If it is pet urine that didn't soak through, you will need to neutralize that, in which case your best bet probably is the commercial stuff. If you can rent or borrow a steam cleaner, you can buy concentrated cleaners that you dilute, and they do a pretty good job and are not that expensive.
If it is just old, stale pet odor, I would suggest first sprinkling baking soda all over the carpet, leaving it for a day or longer, then vacuum well. You can also try borrowing a steam cleaner and using one of the concentrates with Febreeze.
I love experiments like that. Why not dissolve a bit in a quart of water and test in small area, marking off area with tape and wait several days for it to work.
Most powdered septic products like Rid X are mainly filler with very little enzyme and don't dissolve easily. RidX liquid is too dark blue.
We use liquid Ultrezyme or liquid Odorzyme that we get from the people www.heartlandlabs.com. It's not very expensive but it does the trick. You can spray it or pour it on, but we usually pour so there is enough to soak into the floor, etc. under the carpet because pee really penetrates and if you only remove the surface pee, the smell will come back.
Try white vinegar it is said this should break down the crystals which are left behind after cleaning and leave the smell behind. The enzymes actually eat the crystals. You are supposed to saturate the area this is suggested to do with a fresh stain. I googled " enzymes cat urine". We had our carpets professionally cleaned we had one spot where our outside cat had gotten in and marked the wall.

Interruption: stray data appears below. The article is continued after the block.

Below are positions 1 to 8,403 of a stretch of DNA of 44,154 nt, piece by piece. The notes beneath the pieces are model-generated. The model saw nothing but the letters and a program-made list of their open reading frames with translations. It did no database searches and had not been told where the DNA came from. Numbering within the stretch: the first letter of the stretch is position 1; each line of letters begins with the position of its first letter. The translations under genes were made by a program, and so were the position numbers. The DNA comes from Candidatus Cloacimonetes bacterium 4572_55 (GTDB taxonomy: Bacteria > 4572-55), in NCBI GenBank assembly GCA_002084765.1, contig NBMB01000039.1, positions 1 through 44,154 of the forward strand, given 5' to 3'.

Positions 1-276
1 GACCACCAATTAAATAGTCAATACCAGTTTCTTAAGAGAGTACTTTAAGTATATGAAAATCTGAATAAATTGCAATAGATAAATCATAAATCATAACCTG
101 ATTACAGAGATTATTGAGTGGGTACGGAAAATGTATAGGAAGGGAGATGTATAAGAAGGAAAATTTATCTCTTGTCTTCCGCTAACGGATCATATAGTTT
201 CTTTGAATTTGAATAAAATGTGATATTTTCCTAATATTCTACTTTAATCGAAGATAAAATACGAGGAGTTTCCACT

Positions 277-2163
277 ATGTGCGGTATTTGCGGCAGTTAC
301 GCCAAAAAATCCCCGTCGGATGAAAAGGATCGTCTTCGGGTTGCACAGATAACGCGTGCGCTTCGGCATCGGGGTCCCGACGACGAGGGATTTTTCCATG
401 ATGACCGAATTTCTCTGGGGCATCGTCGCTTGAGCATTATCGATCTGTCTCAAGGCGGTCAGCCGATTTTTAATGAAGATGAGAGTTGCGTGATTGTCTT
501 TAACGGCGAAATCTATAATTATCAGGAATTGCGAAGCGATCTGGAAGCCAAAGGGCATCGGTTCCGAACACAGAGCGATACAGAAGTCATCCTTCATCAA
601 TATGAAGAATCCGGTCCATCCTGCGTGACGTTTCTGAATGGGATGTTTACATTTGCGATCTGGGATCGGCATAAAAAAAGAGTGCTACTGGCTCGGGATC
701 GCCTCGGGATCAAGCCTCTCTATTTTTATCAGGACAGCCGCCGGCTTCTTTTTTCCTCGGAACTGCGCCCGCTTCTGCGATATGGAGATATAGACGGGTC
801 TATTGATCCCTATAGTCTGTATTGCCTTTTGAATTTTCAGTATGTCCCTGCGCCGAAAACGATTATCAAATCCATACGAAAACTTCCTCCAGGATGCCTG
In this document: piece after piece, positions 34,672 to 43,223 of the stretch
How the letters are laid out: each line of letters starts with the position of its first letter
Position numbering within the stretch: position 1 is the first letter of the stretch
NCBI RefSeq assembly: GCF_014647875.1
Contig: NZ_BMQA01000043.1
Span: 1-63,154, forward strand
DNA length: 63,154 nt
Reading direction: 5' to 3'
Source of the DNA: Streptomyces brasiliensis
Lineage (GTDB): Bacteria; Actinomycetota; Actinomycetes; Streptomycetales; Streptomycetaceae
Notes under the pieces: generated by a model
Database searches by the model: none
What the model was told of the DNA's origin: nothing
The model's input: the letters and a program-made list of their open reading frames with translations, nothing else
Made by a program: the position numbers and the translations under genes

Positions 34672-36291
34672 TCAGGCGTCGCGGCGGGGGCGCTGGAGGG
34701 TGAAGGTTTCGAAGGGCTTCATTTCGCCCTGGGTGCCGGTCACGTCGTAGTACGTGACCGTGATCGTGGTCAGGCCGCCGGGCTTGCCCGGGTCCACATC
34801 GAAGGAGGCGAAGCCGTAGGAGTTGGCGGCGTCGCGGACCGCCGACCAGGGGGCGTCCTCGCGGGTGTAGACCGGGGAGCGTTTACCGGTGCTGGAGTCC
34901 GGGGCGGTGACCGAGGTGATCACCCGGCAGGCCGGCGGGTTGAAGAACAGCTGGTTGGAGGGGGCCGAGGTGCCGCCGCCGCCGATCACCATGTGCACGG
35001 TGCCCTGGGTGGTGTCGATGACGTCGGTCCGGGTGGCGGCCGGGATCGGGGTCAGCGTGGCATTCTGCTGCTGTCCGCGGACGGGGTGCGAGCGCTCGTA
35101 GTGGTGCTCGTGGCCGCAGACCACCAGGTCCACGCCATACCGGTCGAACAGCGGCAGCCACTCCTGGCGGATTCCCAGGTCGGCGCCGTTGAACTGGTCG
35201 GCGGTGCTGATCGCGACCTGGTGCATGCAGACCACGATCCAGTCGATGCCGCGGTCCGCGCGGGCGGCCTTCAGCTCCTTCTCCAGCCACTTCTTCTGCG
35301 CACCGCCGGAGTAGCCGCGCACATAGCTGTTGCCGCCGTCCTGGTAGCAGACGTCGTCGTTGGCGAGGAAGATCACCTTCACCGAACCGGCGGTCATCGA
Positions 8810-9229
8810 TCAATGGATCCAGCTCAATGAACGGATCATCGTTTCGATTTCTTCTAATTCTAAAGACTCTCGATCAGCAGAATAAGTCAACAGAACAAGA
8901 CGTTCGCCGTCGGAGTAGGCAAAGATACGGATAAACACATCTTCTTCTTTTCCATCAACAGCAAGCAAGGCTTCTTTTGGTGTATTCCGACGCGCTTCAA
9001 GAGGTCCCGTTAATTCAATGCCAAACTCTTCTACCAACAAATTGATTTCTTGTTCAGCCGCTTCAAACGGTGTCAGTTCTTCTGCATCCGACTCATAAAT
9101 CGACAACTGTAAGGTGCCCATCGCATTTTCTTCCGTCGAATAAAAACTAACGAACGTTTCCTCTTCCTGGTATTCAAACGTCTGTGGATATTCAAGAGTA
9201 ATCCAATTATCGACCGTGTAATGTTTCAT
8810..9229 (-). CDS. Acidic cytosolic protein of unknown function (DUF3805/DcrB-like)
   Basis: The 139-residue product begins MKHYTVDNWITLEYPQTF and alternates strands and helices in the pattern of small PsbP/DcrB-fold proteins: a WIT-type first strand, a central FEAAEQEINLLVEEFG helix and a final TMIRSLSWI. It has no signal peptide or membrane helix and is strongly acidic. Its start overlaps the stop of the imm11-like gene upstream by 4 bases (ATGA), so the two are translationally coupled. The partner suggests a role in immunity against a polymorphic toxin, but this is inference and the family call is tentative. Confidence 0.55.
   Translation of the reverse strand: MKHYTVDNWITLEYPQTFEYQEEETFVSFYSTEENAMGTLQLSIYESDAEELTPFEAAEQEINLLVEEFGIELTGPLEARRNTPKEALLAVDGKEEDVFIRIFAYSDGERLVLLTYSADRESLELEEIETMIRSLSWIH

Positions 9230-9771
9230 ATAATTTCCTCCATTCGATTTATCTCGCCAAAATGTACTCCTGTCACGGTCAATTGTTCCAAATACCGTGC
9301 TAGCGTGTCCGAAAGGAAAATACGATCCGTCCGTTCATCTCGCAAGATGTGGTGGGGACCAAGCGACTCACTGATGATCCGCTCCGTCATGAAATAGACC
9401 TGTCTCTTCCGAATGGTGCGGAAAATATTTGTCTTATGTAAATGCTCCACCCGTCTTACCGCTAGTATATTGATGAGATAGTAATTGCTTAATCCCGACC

The inside cat who had never urinated in the house all the years we had it continued to wet there all the time no matter how much we cleaned. We opted to pay $200 extra dollars to have the spot "professionally treated" they carried in a five gallon bucket 1/2 full with warm water and their "product" dumped it in the carpet and stepped on it repeatedly to get the fluid into the pad and back up, then sucked it out with their powerful vacuum.
This helped but far from perfect, the cat died a while latter and we had the carpet and some drywall replaced. But I didn't know about the vinegar I would have tried that in the beginning. I sounds like you leave it on and let it dry after blotting up all urine. For stains ammonia and rubbing alcohol are also mentioned as choices. Good luck!
I went through 3 vacuum cleaners due to the fine baking soda destroying my motors before the little old man at the vacuum shop told me never to suck up baking soda;the fine powder ruins the motor. Vinegar and baking soda work well on human urine but seem to be temporary with pet urine.I have tried NM and most other DIY urine products without any luck. It now smells like NM and urine. Glad they will refund. I'm @ about $150 in urine products, most of which I have been refunded for. Hoping 93%rubbing alcohol will do the job.
This is a page about homemade cleaners for pet urine odors. There are many commercial and homemade products you can use to remove pet urine odors from furniture and carpet. However, finding a solution to urine odors on other surfaces may be more elusive.